3 Reasons Processed Foods Are Bad for Your Health - Verily
Step away from the Hot Pocket. We repeat, step away from the Hot Pocket.

Odds are, you’ve consumed some processed foods today. Be it breakfast cereal, lunch meat, cheese and crackers, or a full-on frozen meal, manipulated packaged foods are commonplace in American culture.

“Processed food” refers to a rather wide range of consumable items. Technically, even the pre-cut butternut squash I bought this week qualifies. But I didn’t lose out on the nutritional value just because someone else cut it up for me. The chief offenders of processed foods are those that are chemically, rather than mechanically, processed. They’re made “from refined ingredients and artificial substances” and are not the touchstone of a healthy or balanced diet.

The question then is, what do we lose out on when we reach for foods altered from their natural state? Here are three troubling things that happen to your body when you eat (highly) processed foods.

01. You Eat More Than You Need to

Our bodies crave food high in fats, sugar, and salt, because these “foods contain energy and nutrients that we need for survival.” The urban jungle, however, is not a true wilderness. Food companies know that we crave these things, so they give us what we want. The problem is, food products can trigger a reward response in our brains that means our bodies have a tough time determining when enough is enough. Nutrition researcher Kris Gunnars, founder of Authority Nutrition, writes, “We have complicated mechanisms in our bodies and brains that are supposed to regulate energy balance (how much we eat and how much we burn)—which, until very recently in evolutionary history, worked to keep us at a healthy weight. There is quite a lot of evidence that the reward value of foods can bypass the innate defense mechanism and make us start eating much more than we need, so much that it starts to compromise our health.”

02. You Burn Less Than You Could

A critical element in deciding what you eat is how your body is going to use it. “On average, a person uses about 10 percent of their daily energy expenditure digesting and absorbing food, but this percentage changes depending on the type of food you eat," according to Precision Nutrition. In a study comparing sandwiches made of more or less processed foods, people burned twice as many calories when consuming less processed cheese and bread. Much of the fiber in whole food is eliminated in the steps it takes to turn into something else, so it requires less energy for our bodies to process it. When we rely on highly processed foods, we take in more of the unhealthy stuff and use less of it up, simply by consuming it. In the same study, subjects didn’t even think the more processed food tasted better. So why bother?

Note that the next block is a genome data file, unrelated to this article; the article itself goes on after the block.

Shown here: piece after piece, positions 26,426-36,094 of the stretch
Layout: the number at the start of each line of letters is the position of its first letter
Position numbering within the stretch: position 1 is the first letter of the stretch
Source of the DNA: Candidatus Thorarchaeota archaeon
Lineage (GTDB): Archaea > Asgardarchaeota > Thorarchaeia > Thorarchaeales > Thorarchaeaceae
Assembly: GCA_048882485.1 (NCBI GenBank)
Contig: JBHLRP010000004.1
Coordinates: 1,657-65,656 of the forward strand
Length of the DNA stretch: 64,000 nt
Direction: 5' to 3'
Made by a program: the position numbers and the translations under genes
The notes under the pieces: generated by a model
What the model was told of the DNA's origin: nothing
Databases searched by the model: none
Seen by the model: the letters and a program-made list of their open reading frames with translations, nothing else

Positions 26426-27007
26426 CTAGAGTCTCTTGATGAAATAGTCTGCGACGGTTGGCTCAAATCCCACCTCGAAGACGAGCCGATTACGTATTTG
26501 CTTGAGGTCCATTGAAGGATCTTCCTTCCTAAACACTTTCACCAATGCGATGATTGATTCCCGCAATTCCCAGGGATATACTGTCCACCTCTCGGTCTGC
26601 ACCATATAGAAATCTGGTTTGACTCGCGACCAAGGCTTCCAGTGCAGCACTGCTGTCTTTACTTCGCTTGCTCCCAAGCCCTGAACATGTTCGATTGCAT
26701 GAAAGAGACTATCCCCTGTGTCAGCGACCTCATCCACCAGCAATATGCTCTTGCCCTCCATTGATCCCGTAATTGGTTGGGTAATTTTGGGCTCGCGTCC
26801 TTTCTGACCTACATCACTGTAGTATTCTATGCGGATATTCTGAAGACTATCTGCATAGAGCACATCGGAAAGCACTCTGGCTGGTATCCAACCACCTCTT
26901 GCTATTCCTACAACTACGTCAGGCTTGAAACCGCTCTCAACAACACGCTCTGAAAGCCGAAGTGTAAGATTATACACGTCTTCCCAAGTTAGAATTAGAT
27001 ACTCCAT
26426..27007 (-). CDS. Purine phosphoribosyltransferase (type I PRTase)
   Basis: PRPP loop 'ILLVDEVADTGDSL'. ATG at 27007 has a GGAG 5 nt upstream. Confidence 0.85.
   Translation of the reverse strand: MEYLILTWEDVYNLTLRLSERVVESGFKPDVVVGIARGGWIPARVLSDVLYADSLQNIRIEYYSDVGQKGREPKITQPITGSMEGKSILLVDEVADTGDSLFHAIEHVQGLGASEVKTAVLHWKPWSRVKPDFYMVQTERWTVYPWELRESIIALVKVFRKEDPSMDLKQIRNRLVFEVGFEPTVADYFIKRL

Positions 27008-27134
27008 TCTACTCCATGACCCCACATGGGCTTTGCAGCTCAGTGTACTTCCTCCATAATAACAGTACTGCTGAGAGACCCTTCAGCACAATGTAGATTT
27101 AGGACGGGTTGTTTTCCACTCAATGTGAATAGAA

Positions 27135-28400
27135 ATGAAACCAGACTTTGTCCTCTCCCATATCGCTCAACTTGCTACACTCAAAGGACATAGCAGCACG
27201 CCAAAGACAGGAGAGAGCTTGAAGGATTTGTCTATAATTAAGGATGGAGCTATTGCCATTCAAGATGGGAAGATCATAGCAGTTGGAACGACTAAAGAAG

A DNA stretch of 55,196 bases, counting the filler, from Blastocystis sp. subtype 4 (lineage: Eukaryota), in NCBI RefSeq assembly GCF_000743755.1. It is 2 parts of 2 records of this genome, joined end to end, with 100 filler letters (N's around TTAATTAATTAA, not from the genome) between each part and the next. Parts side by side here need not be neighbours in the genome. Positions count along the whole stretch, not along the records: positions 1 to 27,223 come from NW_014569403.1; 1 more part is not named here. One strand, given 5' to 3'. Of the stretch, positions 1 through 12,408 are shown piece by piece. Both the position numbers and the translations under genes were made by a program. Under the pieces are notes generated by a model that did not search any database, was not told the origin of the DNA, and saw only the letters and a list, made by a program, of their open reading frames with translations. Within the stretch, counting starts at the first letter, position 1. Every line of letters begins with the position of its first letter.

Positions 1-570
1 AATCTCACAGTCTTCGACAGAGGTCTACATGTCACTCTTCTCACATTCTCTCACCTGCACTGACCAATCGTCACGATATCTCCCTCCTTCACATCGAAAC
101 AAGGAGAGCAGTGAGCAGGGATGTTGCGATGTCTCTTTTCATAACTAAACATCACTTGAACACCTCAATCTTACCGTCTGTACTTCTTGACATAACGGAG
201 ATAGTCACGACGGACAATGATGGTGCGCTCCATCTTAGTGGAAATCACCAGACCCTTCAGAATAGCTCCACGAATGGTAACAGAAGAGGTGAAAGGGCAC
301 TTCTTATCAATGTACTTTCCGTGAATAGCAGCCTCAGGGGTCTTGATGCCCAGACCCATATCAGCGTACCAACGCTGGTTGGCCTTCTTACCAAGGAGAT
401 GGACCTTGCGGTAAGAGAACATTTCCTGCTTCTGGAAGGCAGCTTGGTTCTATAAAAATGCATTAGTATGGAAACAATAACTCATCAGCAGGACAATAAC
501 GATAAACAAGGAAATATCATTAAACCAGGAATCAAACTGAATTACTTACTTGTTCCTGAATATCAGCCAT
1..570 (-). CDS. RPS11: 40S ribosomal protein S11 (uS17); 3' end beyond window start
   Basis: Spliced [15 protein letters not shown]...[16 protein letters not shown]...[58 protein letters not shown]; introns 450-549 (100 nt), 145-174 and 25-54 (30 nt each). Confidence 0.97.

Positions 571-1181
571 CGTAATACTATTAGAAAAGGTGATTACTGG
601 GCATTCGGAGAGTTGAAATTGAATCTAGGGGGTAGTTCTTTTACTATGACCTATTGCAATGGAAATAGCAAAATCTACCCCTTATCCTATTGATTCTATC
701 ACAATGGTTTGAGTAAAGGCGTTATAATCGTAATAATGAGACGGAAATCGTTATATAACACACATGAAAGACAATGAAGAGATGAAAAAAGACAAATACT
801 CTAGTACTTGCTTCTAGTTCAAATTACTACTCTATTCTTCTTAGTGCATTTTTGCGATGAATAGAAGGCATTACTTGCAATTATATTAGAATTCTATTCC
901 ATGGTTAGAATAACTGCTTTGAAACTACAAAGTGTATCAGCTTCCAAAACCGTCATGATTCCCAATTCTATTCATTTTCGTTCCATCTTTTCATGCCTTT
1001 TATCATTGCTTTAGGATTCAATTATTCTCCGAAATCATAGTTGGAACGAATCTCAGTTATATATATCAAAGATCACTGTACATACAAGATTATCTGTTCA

03. You Hinder Your Body from Functioning Properly

Good nutrition isn’t about weight or looking a certain way; it’s about giving your body a steady supply of what it needs to function properly. When you take in more prebiotics (undigestible fibers like leafy greens and peas) and probiotics (live bacteria like yogurt and cheese cultures), your immune system works better. When you minimize inflammatory foods such as sugar (which is in everything), you have more energy and healthier skin. Too much salt (also in everything) can dehydrate you to the point that it interrupts your sleep, causing headaches and fatigue.

Avoiding processed foods doesn’t mean you need to start homesteading or even that you’d better learn to emulsify your own mayonnaise. As with anything health- and wellness-related, it’s about moderation, balance, and awareness of what you’re putting into your body. Does buying eggs already hard-boiled and peeled mean you’re going to eat a more nutrient-rich breakfast than you would have otherwise? Is adding pre-rinsed spinach to a smoothie a game changer in your energy levels throughout the day? Keep things like these, canned beans and legumes, and frozen fruit and veggies on your grocery list, but skip the processed goods masquerading as "healthy" food. Your body will thank you.

Photo Credit: Brooke Lark